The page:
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There is a feature in Thunderbird under Account Settings > Security, in it are two options one can use: digital signing and encryption. What's the difference between it and Enigmail? Are they both equally secure or is the other more secure and reliable? As I understand it, one do need to have CA or S/MIME from a third party to use that secure feature from Thunderbird? Is it advisable to use that than Enigmail or can I combine the two?

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What's the difference between it and Enigmail?

They're using different signature / encryption standards.
The Thunderbird built-in uses S/MIME which relies on the CA PKI.
Enigmail implements OpenPGP which relies on the web-of-trust and TOFU.

Are they both equally secure or is the other more secure and reliable?

It depends.
There's a lot of configuration going on under the hood with OpenPGP and S/MIME and depending on the settings both formats can be (in)secure. The rest of security just depends on personal preference and actual usage. The security part relies on whether you can be bothered to actually get your own key signed and sign other people's keys with OpenPGP and whether you trust the CA model with S/MIME. If you don't mind your encrypted message to be put into an attachment then there's no issue with S/MIME and if you do mind, OpenPGP can put it encoded into the message.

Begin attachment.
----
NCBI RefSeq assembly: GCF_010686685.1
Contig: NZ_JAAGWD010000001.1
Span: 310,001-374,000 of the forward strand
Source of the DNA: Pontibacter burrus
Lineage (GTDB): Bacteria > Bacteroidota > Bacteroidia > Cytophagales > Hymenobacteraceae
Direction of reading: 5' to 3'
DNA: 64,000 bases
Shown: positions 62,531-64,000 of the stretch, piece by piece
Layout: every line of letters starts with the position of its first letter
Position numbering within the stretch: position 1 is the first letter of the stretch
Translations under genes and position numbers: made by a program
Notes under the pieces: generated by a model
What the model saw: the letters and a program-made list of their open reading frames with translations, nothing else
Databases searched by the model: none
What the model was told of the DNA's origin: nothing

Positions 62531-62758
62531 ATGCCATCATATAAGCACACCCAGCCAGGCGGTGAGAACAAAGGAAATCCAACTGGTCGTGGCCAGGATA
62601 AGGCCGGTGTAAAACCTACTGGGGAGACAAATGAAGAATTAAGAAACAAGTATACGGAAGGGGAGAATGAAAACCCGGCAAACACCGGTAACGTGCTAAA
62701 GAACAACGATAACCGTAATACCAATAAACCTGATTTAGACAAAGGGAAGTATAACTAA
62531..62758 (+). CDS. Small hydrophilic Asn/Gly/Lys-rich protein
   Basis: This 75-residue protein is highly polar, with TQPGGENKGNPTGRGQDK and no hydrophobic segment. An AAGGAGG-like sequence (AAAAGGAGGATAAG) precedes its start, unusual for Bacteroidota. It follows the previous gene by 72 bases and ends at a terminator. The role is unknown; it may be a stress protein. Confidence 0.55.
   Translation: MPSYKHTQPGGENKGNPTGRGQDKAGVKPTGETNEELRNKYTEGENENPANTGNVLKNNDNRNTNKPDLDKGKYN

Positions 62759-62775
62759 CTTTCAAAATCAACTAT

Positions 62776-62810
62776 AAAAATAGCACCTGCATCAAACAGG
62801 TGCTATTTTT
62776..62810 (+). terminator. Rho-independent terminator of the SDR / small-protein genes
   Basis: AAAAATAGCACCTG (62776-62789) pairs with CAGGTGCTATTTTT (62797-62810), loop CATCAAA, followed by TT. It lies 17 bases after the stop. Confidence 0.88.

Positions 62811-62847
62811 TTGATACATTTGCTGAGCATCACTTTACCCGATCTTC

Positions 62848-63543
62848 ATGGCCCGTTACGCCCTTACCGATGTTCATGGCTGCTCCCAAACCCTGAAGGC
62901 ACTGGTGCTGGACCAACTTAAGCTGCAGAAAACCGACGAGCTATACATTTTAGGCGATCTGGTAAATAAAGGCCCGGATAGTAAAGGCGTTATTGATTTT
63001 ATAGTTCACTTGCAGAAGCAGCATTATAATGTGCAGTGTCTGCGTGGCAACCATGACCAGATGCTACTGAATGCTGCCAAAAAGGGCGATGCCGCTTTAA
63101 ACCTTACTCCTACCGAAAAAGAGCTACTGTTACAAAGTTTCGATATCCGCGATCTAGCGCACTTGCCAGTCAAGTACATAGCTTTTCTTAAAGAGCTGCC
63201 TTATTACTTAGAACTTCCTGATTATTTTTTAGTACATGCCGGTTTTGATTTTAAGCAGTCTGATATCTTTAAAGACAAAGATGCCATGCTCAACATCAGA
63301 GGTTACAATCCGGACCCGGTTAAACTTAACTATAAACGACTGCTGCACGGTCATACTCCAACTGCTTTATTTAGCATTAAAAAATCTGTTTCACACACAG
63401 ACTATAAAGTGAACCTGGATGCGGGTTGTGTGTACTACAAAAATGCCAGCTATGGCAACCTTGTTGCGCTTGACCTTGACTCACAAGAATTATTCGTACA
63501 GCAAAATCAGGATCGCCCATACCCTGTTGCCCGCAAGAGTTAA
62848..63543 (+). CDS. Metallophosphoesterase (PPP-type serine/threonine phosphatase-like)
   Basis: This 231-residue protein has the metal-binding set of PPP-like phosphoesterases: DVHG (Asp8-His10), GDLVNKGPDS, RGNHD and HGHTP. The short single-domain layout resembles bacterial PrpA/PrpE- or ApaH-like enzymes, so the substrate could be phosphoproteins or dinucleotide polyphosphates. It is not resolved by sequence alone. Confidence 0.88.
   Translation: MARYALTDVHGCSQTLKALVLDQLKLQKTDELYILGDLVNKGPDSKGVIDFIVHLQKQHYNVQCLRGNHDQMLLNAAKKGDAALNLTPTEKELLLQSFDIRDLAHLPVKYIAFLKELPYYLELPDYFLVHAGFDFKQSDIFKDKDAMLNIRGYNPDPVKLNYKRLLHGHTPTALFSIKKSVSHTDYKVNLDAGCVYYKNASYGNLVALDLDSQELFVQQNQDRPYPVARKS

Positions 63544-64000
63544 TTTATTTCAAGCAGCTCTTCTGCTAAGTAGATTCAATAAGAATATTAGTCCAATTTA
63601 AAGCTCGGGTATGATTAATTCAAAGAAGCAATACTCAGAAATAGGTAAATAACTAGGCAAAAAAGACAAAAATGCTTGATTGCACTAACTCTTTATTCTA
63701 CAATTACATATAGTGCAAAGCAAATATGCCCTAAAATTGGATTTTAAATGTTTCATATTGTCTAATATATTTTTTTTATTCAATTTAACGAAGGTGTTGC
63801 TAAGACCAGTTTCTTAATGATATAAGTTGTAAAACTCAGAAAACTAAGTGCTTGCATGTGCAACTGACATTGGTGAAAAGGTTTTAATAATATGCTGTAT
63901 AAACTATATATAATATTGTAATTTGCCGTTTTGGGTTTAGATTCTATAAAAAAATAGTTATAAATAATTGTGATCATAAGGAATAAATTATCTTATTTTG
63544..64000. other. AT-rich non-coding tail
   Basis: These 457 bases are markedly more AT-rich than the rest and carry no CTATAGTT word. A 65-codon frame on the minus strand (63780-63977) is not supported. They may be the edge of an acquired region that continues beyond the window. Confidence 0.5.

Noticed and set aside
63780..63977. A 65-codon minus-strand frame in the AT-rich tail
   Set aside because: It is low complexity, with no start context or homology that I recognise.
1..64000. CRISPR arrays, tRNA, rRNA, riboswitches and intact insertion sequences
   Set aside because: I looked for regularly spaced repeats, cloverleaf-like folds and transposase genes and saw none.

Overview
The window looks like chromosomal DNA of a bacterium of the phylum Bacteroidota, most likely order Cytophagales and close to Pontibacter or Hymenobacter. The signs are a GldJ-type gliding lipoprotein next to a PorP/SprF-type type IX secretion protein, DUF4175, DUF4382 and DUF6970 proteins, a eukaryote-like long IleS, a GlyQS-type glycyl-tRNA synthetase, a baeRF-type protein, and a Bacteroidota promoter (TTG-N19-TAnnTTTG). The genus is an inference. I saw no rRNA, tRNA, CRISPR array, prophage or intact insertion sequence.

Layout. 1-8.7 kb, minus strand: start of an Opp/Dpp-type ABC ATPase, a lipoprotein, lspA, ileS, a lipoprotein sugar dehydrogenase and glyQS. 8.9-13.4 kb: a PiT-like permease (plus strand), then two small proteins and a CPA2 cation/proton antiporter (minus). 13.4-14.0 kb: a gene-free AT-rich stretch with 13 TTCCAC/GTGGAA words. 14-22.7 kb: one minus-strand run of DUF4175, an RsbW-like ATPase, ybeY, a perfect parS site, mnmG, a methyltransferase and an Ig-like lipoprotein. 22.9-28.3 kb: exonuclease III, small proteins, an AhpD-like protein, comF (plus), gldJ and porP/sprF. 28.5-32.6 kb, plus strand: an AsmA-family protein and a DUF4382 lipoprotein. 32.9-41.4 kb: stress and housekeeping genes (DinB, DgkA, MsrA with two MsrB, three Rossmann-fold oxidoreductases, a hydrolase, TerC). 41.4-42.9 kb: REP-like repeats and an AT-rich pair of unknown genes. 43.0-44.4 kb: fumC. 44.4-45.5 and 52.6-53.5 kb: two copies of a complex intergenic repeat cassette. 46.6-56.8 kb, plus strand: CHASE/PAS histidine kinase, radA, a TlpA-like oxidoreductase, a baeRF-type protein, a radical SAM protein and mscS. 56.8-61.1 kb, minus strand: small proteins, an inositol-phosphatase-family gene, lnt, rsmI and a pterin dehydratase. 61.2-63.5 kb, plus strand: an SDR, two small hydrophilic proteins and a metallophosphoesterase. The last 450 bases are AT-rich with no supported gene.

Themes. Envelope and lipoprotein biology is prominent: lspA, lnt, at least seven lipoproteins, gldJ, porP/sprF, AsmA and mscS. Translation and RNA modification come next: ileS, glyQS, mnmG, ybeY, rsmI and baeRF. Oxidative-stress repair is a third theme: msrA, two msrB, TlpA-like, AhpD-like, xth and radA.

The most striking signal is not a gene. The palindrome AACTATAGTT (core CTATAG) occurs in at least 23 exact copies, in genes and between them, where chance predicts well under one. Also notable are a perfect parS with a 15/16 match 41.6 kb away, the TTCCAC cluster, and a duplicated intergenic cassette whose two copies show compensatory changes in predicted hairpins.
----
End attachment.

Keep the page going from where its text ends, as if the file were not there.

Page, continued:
As I understand it, one do need to have CA or S/MIME from a third party to use that secure feature from Thunderbird?

Yes and No.
You don't need to get a certificate from a centrally trusted CA to use S/MIME. You may as well roll your own CA and install it to all recipients or just use a self-signed certificate that needs to be explicitely trusted by other parties.
However, if you are not a company targeting internal emails only with S/MIME, you really should get an S/MIME certificate signed by a trusted CA, because otherwise other people have no guarantee that you're actually the one (or the even the address) who you claim to be.

Is it advisable to use that than Enigmail or can I combine the two?

In theory, yes, in practice though it depends on the user-interface and the implementation to see whether nested encryption is possible. Nested signatures are no problem at all. Using both in the sense of "I write to Phil using Enigmail and to Bob using S/MIME", this is no problem at all.

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